What blew me away about Red Cliff is how good John Woo still is.  He’s got a 20 minute set piece about the weather that is riveting.  The Red Cliff battle is one of the biggest scenes in Chinese literature.  John Woo’s movie was such a hit and such a return to China for him.

Me: What are you excited about in this year’s line-up?

Grady Hendrix: I’m besotted with the nostalgia coming from Hong Kong.  Echos of the Rainbow is a sappy movie, but it earns sentiment.  There’s a nostalgia in Hong Kong for the way things were.  If you go there, people will point out the changes in landscape and business and say “this used to be ____”  “that used to be ____”.  “Used to be” is the operative in Hong Kong for what it was.  In the 80’s movies were made for the working class and the new middle class.  In the 90’s that went away, the 2000’s that went away –  it was all about cop movies, fantasy movies. Now we’re return to a nostalgia for the people that built HK, the clock punchers.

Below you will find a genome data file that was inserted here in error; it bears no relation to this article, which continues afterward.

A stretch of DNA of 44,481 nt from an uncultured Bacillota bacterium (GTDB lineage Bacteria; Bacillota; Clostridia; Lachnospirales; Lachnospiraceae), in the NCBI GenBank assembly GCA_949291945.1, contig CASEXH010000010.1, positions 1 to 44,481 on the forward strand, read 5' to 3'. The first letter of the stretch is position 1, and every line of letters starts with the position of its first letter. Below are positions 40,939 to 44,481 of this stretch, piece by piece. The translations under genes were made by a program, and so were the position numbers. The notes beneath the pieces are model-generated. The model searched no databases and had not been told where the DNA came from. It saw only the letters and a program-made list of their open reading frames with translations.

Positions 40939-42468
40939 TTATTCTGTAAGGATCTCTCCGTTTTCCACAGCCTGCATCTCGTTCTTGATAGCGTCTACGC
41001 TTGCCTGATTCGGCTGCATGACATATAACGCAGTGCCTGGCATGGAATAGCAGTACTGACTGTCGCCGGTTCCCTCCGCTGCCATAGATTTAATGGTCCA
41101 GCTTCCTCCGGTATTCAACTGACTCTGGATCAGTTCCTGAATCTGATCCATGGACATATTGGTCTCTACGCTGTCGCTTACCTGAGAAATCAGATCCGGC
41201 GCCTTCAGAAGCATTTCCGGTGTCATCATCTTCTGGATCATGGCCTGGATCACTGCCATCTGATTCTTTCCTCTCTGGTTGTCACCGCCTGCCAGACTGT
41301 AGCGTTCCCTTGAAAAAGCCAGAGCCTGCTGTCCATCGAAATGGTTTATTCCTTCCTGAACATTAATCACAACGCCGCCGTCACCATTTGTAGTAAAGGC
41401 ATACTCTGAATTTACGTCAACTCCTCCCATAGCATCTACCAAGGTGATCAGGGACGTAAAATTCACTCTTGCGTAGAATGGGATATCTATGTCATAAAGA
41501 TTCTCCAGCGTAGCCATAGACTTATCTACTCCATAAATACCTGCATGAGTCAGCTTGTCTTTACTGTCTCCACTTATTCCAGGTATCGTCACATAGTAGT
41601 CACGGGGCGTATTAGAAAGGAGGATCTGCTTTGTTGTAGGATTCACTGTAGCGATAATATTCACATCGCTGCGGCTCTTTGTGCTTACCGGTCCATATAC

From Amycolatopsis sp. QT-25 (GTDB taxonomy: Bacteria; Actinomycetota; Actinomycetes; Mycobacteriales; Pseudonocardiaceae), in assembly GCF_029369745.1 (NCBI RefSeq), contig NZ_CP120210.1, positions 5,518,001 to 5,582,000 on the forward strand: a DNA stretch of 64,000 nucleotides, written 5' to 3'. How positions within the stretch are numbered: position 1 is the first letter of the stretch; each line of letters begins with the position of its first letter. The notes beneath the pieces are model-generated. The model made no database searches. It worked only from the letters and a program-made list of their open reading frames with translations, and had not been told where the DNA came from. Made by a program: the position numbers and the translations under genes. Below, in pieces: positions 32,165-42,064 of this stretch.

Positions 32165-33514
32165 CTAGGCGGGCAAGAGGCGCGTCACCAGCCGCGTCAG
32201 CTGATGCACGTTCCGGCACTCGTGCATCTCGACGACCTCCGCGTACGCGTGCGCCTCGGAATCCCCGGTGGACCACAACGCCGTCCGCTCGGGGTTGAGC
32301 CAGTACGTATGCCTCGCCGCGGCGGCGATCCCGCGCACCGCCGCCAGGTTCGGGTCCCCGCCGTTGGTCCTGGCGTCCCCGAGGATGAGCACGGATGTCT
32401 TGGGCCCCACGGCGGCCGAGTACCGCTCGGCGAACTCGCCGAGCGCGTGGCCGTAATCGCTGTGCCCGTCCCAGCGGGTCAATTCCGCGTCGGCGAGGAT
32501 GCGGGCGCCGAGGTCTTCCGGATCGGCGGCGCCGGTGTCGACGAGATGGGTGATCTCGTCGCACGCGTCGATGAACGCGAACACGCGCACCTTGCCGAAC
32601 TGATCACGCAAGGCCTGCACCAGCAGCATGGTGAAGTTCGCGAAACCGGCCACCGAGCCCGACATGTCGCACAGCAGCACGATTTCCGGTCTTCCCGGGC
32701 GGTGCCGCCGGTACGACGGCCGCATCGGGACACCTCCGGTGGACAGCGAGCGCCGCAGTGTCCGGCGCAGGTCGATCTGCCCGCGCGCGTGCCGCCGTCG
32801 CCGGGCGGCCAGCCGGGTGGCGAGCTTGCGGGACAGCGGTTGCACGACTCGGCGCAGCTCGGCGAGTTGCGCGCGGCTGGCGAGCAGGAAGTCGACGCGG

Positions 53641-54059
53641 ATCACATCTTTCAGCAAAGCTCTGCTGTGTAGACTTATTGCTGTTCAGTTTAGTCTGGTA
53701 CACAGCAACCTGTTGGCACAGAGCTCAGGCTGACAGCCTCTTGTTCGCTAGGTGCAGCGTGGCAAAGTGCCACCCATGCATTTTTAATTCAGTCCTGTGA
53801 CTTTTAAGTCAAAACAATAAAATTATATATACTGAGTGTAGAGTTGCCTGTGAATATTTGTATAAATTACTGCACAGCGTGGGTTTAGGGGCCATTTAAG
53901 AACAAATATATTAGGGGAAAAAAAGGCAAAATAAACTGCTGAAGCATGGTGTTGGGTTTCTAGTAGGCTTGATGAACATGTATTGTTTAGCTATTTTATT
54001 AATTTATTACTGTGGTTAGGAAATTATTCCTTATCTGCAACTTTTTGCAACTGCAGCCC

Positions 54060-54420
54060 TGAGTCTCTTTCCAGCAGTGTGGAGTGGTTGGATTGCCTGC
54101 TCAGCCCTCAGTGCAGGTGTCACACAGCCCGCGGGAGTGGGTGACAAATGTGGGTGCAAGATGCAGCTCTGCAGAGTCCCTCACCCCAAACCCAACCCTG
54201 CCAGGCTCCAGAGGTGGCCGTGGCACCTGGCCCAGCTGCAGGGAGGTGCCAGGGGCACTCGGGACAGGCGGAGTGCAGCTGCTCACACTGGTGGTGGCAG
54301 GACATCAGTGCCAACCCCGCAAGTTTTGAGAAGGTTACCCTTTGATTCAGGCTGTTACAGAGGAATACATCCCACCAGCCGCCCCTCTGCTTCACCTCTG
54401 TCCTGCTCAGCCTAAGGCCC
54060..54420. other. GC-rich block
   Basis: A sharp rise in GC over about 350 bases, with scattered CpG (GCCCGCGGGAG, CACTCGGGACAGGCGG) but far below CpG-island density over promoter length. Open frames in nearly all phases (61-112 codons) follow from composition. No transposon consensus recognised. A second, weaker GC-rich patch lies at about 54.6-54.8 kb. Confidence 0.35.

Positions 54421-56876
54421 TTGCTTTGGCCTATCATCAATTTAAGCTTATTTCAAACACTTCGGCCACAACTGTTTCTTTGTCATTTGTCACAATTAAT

Beyond the Hong Kong stuff –  my heart is there but beyond that, we’ve got Cow and Crazy Racer which are both from a new phase of mainland Chinese film making that are not epic dramas and not art films about state oppression.  These movies are funny, and modern, and fast.  That’s huge.  Crazy Racer is a movie I’ve been excited about since last year.

Korea has a good line up, but Japan – I love Golden Slumber, not love as much as Fish Story, but Simbol and Confession – these are both huge. Confession is from the same director that did Kamikaze Girls, and it’s a big slab of something else, a true masterpiece.  It resembles Park Chan Wook’s revenge movies, but it makes him look like teenager who reads too many comics.  Confession is about a school teacher whose daughter drowns, and realizes that two of her students did it.  This movie has no value lesson, no pitch line, you come out staggered after watching it.  Some people will not like it, but it’s something major.  I can’t describe it.